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More research is needs to be done on suicidal ideation and suicide attempts in order to correctly direct interventions to reverse the trend of completed suicide. Across the world, suicide remains one the leading causes of death as well as lost years of life. There have been efforts made to reduce these death through treatment and prevention strategies for suicide that also address suicidal ideation and suicide attempts. However, there has been no change in the estimates going forward. Suicide still looks to be among the leading causes of death in 2030.

There have been large scale studies done on suicidal thoughts and attempts which shows correlations between suicide attempts and ideation, namely in the National Comorbidity Survey Replication data. This included looking at psychiatric conditions or substance use disorders, along with being unemployed, previously married, female, younger, and less educated. Data taken from large populations also imply that about 64% of people experiencing suicidal thoughts, and 79% of those attempting suicide, seek out any type of medical or specialized treatment in the year prior to being assessed. Whereas, just 44% of those experiencing suicidal ideation and 61% of those attempting suicide, seek out specialized mental health treatment. The purpose of this particular study was to look at the characteristics of those not receiving specialized psychiatric treatment of those who had suicide attempts and suicidal ideation.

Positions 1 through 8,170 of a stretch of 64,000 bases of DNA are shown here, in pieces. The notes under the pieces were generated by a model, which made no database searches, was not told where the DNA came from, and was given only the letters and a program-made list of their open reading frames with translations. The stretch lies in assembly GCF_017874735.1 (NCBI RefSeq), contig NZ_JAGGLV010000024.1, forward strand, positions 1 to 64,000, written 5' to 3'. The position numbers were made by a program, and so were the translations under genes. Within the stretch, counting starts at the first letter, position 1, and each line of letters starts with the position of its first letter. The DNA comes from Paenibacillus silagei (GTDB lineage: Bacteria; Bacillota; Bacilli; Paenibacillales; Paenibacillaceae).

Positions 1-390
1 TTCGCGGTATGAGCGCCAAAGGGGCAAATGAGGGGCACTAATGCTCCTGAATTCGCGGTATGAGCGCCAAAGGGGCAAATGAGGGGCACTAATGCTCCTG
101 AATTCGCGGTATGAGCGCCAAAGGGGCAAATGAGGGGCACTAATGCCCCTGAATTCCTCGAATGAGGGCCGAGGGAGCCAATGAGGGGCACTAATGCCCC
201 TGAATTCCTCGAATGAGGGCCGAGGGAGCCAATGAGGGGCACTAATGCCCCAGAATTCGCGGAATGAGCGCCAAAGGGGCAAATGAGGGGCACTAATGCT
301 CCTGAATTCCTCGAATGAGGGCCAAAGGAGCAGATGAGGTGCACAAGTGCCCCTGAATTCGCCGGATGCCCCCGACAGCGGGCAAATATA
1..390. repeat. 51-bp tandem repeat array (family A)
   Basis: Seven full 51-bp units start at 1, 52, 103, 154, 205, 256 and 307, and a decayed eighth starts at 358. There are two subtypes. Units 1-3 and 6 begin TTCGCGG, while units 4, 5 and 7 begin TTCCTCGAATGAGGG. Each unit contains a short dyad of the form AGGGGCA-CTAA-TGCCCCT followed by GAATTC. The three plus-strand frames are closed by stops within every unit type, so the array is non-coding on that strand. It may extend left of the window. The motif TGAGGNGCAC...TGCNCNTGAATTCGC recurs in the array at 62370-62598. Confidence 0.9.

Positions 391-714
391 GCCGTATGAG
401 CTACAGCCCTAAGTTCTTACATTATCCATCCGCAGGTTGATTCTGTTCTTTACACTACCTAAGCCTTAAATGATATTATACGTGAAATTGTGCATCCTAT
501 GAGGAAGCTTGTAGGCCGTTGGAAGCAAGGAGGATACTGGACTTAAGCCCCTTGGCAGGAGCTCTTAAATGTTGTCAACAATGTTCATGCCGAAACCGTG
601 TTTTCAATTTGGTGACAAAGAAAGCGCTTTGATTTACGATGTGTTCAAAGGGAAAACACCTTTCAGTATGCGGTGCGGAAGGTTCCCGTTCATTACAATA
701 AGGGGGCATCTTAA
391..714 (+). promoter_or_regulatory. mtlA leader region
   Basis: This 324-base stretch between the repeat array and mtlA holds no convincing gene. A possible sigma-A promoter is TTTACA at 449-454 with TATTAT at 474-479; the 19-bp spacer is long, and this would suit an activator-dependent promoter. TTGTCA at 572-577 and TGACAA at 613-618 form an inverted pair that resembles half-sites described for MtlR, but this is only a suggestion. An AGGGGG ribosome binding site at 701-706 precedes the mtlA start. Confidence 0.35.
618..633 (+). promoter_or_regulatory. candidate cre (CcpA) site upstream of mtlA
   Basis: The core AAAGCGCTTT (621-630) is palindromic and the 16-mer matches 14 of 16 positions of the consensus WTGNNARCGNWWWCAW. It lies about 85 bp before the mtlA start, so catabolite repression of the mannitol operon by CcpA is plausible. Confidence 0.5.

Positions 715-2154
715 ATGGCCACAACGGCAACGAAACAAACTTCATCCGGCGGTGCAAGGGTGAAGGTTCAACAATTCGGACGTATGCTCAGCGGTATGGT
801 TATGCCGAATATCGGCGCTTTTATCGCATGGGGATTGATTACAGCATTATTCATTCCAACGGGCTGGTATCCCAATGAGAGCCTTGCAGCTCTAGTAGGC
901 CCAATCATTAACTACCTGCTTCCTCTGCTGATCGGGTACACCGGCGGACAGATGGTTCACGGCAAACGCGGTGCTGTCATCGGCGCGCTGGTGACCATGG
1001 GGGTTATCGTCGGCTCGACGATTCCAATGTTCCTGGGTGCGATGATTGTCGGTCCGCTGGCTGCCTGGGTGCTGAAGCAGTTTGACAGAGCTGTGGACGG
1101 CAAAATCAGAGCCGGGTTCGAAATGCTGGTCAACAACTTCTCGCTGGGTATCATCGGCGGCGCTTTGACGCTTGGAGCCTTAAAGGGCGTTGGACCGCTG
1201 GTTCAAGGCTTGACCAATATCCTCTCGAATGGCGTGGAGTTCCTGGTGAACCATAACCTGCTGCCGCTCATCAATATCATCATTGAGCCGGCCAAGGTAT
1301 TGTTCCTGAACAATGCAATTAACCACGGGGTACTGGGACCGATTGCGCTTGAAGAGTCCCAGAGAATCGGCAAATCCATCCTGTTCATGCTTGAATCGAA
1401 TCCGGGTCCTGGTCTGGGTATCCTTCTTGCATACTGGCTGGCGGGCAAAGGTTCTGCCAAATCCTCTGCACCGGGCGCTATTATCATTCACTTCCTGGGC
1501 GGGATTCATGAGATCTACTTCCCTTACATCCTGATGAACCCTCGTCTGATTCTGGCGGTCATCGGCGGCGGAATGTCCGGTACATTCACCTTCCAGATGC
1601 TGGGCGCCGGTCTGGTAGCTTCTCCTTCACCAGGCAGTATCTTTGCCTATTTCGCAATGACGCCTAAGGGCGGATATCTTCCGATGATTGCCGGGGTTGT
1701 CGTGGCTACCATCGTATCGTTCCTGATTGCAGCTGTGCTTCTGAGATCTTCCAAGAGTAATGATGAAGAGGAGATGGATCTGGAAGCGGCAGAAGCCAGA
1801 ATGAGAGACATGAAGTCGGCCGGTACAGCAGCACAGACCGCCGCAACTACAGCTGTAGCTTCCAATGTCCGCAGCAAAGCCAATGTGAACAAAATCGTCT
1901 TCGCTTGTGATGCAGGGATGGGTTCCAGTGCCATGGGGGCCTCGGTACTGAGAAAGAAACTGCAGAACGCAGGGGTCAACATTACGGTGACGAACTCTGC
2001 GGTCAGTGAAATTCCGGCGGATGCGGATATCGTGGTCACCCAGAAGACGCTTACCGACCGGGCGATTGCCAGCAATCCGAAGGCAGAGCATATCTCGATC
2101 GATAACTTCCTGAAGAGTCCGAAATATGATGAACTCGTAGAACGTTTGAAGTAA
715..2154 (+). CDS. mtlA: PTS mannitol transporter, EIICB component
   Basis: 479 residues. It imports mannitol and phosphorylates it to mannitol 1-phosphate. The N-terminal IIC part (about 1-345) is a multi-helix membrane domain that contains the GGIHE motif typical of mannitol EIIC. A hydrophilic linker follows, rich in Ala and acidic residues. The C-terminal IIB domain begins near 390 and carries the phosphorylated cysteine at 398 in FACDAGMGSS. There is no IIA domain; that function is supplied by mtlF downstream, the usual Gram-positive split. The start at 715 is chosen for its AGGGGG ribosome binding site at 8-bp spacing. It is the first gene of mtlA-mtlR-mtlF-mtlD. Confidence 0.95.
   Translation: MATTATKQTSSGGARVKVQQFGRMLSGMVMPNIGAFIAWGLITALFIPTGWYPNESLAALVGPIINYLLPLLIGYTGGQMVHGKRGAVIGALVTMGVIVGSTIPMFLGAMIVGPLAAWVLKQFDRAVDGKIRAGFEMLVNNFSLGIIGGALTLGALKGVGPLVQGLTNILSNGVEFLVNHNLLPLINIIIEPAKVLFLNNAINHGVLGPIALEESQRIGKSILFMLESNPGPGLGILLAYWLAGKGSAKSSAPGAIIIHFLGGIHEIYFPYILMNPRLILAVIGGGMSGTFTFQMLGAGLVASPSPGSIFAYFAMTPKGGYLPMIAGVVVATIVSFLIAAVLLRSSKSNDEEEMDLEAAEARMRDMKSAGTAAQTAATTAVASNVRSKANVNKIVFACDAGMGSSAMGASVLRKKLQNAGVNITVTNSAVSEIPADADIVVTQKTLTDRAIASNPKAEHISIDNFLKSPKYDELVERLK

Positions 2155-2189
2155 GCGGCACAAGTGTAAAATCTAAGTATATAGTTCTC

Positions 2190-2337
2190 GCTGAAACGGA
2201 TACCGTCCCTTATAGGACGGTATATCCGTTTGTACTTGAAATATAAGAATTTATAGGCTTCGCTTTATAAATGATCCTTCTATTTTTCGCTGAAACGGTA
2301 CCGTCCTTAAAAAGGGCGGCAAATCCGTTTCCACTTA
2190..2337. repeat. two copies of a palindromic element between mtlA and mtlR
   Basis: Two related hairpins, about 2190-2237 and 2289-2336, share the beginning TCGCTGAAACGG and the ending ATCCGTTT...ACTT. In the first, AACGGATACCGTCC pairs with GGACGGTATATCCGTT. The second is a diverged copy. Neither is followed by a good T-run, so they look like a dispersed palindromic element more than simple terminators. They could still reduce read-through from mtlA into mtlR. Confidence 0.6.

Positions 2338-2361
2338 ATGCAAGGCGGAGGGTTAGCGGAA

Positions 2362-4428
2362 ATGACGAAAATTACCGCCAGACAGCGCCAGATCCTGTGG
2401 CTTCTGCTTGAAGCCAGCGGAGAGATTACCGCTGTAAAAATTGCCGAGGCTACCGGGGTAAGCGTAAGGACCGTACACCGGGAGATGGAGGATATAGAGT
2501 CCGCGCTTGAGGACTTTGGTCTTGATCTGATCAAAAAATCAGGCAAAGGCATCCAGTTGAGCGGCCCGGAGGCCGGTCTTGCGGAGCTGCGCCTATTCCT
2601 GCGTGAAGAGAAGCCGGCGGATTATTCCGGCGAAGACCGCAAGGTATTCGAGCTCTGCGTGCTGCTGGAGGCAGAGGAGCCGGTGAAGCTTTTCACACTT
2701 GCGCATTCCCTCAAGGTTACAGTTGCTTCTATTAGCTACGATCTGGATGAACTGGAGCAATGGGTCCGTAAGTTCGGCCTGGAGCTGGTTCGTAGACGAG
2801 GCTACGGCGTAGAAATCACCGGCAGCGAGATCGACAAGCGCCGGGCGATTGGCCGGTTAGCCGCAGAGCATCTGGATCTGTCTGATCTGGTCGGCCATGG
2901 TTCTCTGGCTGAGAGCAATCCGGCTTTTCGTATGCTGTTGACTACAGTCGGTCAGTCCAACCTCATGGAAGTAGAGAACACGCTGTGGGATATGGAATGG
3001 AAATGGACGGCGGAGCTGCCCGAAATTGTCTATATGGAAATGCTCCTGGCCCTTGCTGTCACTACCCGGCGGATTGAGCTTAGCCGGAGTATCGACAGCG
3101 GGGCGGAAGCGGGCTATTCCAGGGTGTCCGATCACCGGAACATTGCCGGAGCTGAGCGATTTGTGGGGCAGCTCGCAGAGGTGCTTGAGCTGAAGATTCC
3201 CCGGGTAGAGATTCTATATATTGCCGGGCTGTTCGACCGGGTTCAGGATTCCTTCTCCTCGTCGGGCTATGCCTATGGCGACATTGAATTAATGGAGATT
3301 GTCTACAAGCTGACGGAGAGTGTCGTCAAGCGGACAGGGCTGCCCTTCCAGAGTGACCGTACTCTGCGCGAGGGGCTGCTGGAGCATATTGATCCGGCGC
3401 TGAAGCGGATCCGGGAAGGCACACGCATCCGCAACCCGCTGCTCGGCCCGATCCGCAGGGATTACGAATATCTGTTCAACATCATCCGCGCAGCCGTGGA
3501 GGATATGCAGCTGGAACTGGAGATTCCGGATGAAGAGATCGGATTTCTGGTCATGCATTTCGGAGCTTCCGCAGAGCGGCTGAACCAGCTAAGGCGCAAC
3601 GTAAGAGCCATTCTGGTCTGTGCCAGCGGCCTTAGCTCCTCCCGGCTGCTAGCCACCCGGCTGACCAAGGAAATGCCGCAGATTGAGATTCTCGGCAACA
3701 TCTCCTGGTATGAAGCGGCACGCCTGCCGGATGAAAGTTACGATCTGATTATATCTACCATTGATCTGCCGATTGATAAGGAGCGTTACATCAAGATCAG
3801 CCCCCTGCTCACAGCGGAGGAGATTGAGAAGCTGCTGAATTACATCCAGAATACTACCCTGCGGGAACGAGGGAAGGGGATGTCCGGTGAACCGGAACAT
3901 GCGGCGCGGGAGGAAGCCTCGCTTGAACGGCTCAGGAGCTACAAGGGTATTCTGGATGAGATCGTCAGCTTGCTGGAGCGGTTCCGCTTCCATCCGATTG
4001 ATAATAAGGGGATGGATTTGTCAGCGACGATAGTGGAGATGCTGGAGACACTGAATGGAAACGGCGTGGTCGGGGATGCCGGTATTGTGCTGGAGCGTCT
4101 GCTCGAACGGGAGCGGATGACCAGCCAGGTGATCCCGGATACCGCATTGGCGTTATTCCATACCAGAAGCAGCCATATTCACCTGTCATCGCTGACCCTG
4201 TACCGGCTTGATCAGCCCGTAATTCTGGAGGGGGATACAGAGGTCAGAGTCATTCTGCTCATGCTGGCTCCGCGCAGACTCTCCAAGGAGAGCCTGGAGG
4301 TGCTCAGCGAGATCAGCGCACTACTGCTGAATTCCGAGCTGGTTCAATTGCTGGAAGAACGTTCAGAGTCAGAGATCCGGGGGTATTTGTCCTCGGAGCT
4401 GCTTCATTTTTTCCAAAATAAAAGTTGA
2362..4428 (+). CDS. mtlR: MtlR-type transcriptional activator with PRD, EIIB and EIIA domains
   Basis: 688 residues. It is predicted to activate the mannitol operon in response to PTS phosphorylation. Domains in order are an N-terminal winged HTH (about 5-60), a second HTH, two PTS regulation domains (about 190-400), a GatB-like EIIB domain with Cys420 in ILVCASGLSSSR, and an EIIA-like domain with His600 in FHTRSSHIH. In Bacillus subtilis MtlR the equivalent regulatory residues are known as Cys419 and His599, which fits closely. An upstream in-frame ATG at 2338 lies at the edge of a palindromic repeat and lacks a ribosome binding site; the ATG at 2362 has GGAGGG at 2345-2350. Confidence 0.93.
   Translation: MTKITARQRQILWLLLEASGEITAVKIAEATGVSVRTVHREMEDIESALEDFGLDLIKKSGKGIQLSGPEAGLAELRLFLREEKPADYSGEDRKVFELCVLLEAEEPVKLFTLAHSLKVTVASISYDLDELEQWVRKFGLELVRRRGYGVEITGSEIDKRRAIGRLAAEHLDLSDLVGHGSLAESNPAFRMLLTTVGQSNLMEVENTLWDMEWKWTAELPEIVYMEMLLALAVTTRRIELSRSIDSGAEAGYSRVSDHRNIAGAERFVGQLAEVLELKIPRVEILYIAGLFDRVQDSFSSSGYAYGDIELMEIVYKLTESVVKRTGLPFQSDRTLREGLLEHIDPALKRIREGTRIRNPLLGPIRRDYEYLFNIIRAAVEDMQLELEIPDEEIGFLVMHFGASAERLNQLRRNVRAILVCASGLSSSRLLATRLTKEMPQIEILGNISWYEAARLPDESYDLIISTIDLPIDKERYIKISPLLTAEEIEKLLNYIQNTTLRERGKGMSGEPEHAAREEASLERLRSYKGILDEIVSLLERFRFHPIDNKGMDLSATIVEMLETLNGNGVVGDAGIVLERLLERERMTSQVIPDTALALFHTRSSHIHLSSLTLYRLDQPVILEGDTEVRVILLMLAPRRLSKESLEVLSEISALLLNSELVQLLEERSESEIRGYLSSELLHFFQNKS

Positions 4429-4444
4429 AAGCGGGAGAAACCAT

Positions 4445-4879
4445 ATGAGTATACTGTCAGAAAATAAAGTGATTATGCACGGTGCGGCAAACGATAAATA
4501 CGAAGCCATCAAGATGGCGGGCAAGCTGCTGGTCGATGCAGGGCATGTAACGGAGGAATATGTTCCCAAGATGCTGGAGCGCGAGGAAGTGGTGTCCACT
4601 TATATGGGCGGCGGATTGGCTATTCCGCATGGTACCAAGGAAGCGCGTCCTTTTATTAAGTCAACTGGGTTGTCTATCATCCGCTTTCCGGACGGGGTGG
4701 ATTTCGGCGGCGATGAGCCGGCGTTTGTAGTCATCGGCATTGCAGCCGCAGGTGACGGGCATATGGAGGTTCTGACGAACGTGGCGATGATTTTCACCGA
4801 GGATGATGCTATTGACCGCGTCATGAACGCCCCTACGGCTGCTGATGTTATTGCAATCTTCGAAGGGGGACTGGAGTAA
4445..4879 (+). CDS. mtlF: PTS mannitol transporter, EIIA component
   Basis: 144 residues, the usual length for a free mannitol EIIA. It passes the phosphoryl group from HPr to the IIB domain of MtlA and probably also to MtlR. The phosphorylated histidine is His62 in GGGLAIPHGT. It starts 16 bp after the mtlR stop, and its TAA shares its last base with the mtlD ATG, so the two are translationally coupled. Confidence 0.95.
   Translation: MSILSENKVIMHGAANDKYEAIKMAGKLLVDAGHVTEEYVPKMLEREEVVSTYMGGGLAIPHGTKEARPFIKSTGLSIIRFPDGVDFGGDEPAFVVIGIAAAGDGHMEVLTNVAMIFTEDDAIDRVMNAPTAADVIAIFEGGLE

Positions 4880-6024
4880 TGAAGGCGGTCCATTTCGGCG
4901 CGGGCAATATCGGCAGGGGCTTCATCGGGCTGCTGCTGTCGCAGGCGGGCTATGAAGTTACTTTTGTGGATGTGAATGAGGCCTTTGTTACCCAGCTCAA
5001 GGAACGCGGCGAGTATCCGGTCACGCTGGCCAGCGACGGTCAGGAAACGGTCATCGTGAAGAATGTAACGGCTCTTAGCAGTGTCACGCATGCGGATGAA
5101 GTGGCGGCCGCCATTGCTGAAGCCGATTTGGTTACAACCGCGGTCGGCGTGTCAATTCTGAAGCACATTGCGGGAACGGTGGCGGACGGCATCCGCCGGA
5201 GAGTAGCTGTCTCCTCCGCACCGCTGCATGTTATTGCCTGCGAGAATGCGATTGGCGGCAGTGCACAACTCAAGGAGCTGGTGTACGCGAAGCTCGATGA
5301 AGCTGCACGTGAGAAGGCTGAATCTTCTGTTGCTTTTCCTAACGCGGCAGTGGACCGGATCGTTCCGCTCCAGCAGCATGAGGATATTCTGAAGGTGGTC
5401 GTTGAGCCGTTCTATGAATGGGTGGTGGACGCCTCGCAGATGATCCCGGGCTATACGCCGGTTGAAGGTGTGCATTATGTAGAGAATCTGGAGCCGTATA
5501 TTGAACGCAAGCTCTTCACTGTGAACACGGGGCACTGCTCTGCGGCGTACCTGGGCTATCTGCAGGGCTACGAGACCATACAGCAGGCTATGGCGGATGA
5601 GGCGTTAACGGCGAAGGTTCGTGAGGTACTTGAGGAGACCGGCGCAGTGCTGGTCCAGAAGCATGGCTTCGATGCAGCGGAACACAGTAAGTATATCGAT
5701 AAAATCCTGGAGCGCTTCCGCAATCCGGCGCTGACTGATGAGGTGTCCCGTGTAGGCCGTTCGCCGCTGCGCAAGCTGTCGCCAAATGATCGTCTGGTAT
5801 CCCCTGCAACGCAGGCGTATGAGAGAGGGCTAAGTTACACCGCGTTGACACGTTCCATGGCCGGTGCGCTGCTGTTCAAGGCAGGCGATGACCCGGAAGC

The data analyzed came from the National Survey on Drug Use & Health from 2008 – 2009. It revealed the responses from 75,690 people 18 years of age and older who were willing to answer questions about their mental health and questions related to suicide.

In all, 3.7% of participants had thoughts of suicide, 1.0% actually came up with a suicide plan, and .5% had a suicide attempt during the 12 months prior to being assessed. Of about 52% who reported having suicidal ideation, 64% actually came up with a suicide plan, and 66% who did attempt suicide looked for psychiatric services, either mental health or drug or alcohol treatment within the year prior to being assessed. Lack of psychiatric or mental health treatment was commonly seen among people who actually had suicidal ideation and suicide attempts.

There is no surprise in the fact that people who were suffering from depression, in some form of psychological distress, or used alcohol and/or drugs were more apt to have suicidal ideation and suicide attempts and look for specialized psychiatric and/or mental health services. Nevertheless, it is important to note that of those experiencing suicide ideation or suicide attempts, it was revealed that men, people from a racial minority, those 18 to 25 years old, and people without insurance coverage were less apt to seek out psychiatric and/or mental health services. Interesting, there is a trend for men who have suicidal thoughts or suicidal behaviors to wind up also receiving treatment for alcohol and/or drug use, usually because they are trying to “self medicate” their emotional pain.  Women who have suicide attempts and suicidal ideation tend to get mental health treatment more often than substance abuse treatment.

This study’s results reveal that more than 3.5% of people in the general population had suicidal thoughts, and 1 in 200 people actually attempted suicide during the past year. Not getting specialized psychiatric and/or mental health treatment was common in people experiencing suicidal ideation and suicide attempts. Unfortunately, less than 66.6% of all individuals that made a suicide attempt got any specialized mental health treatment.  Treatment is available to help you cope with suicidal thoughts or if you have made a suicide attempt.

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